Hump buried the body beneath an ancient ash tree.
His master had taken an arrow to the shoulder—not too lethal for a wizard, most of the time. Hump cleaned the wound alright, and his potions did the job removing the goblin poison. He’d never been much good at healing magic yet managed to seal the wound shut. If that was all, his master might have made it. But the gods had dealt them bad luck as they so often did with wizards. Three days of hard riding through wind and rain had taken their toll. When the fever struck, Hump knew there was no recovering. Now the ground got to keep him.
“Looks like it’s going to rain again,” Hump said, staring up at the grey clouds through the canopy. They were nearing the edge of Brookwood Forest, another day or two and they’d have found a place to take shelter and rest. As it was, little but goblins and bandits dwelled within these trees, and travellers were few and far between.
Staying was dangerous. His master hadn’t woken in the morning, so Hump sat with him till he passed. It was well on its way to noon now, and he could be all but sure something would find their trail soon. By that point, Hump needed to be long gone or risk a similar fate. Despite knowing that, despite all the lectures on following wizard’s logic over emotions, he couldn’t leave. Not yet. He turned to his master’s stuff—well, his stuff now—looking everywhere but the grave. Only when there was nowhere left did he face his master for the last time.
He deserved better than to die to goblins. They’d been ambushed along the road. It was stupid really. Goblins were no real threat on an ordinary day, but an arrow from the bushes was deadly whether it came from a Chosen archer or goblin runt. If it had only been a little further from his heart, or the rains hadn’t come, or they’d found a wagon along the road, perhaps his master would have made it. Hump wanted to curse the gods for such bad luck, but they weren’t listening, nor did they care.
This was the life they led. Gutter rat or silver spoon, all were swallowed by the ground just the same. Not that his master would make a fuss. ‘Dead is dead,’ he’d say. ‘And the dead don’t care.’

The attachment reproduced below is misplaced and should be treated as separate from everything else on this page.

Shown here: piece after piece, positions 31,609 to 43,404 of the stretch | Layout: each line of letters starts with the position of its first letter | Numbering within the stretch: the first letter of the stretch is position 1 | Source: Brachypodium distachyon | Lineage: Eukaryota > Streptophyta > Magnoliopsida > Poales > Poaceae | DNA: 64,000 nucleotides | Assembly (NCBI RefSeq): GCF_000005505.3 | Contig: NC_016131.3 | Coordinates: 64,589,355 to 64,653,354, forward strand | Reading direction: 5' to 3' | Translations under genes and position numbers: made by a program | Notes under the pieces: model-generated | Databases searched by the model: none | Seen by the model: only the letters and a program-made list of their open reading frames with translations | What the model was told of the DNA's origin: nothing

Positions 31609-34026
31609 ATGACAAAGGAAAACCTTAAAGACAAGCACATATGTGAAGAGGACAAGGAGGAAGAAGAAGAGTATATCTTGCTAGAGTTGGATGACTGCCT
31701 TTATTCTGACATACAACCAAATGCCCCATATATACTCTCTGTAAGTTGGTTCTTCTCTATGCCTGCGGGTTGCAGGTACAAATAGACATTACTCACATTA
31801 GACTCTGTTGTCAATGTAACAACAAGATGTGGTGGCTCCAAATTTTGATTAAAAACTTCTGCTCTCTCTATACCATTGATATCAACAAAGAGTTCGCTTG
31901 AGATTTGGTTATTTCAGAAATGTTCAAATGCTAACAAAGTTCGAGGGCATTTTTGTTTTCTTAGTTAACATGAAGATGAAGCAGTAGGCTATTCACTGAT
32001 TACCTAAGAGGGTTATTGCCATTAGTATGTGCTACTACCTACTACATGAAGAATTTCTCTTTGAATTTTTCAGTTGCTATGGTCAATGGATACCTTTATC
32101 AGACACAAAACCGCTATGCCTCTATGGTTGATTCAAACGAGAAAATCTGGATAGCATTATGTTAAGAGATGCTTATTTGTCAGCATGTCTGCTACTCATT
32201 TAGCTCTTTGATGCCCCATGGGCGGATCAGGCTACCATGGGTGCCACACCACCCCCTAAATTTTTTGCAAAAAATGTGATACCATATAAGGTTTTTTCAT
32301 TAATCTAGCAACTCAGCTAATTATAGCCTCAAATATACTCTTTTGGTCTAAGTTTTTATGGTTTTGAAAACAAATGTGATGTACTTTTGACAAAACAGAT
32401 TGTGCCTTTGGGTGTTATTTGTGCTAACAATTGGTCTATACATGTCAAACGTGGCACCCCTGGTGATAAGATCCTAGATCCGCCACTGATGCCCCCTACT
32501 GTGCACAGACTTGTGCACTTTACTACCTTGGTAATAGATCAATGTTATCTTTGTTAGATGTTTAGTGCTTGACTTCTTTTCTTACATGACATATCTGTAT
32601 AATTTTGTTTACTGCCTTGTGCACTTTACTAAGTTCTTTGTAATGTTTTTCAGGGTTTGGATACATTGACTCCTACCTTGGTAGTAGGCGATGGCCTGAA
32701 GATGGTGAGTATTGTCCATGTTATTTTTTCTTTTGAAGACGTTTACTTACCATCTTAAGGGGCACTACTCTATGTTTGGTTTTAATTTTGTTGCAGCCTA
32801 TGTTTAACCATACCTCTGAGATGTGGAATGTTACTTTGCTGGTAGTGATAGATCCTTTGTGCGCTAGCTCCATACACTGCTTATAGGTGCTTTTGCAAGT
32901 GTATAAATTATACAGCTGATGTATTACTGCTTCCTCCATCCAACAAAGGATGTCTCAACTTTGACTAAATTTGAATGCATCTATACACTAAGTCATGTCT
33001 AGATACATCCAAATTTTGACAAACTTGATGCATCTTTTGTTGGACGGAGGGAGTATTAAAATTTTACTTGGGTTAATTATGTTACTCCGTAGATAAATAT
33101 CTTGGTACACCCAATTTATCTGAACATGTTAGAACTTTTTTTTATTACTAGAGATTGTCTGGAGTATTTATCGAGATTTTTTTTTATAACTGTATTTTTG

The dead might not, Hump thought grimly, but the dying certainly do. He’d died in a feverish sleep, groaning and gasping until the end. Still, there were worse ways to go.
Hump licked his lips as he searched for words, but his mouth felt dry.
“I’m sorry I don’t know what to say.” His jaw trembled. He took a deep breath, fighting to keep himself composed. “If you’d not picked me up, I’d no doubt be dead in an alley somewhere. I’ll never forget that. I won’t forget what you taught me either. I’ll practice my spells every morning I can, give the staff a good polish more often than it needs, and keep my head out of trouble.”
It was hard to look away. Hard to do anything. He wasn’t sure what he was waiting for. It wasn’t like he hadn’t buried bodies before. It was part of the trade. Being one of his own though, it hit differently. For so many years it had been just the two of them. He knew the dangers of the job, that eventually it would catch up to them. Somehow, he’d always thought it was something way off in the future.
“You deserved a better death.” He choked out the words, unable to hold back tears. “But you know how the gods are, they never cared much for us wizards.” He sniffed and wiped his eyes with his sleeve. “Look at me. I’m a mess.”
Prancer stamped his hoof and snorted, the grey horse a small reminder that Hump wasn’t alone. A sad smile came to his face. It was enough. “Prancer thinks so too. I’ll take good care of him. Give him an apple any time I’ve got a copper to spare.” He paused. “Guess that’s it. Just… well, rest easy, Master.”
It was much easier to fill in a hole than it was to dig one. From the odd glimpse of the sun he caught behind grey clouds, he guessed it was past noon when he finished. Plenty of time to find himself a new place to camp, but then what?
The thing he wanted most was sleep. It wasn’t just the sadness, he was empty, like a pit had opened inside of him. Where would he go next? How would he survive?
Hump’s eyes wandered to the well-oiled wizard’s staff leant up against the tree. It had a white gemstone focus embedded in its head; made from the heartstone of a calamitous clam, if his master were to be believed. Beside it, a pouch full of potions lay on the ground alongside a leatherbound spellbook that he’d set on his master’s cloak.
From the outside it wasn’t anything special. It just looked like any old leather journal, but it was the prize of his master’s possessions. The one thing he’d never let him study. Sure, Hump had seen a few pages—it was full of detailed spell formations and potion recipes—the ultimate collection of hedge wizard knowledge. Yet his master never let him flick through those pages. For years he’d craved to read all the knowledge passed down by their predecessors. ‘Too dangerous,’ his master had told him. ‘You’re not ready.’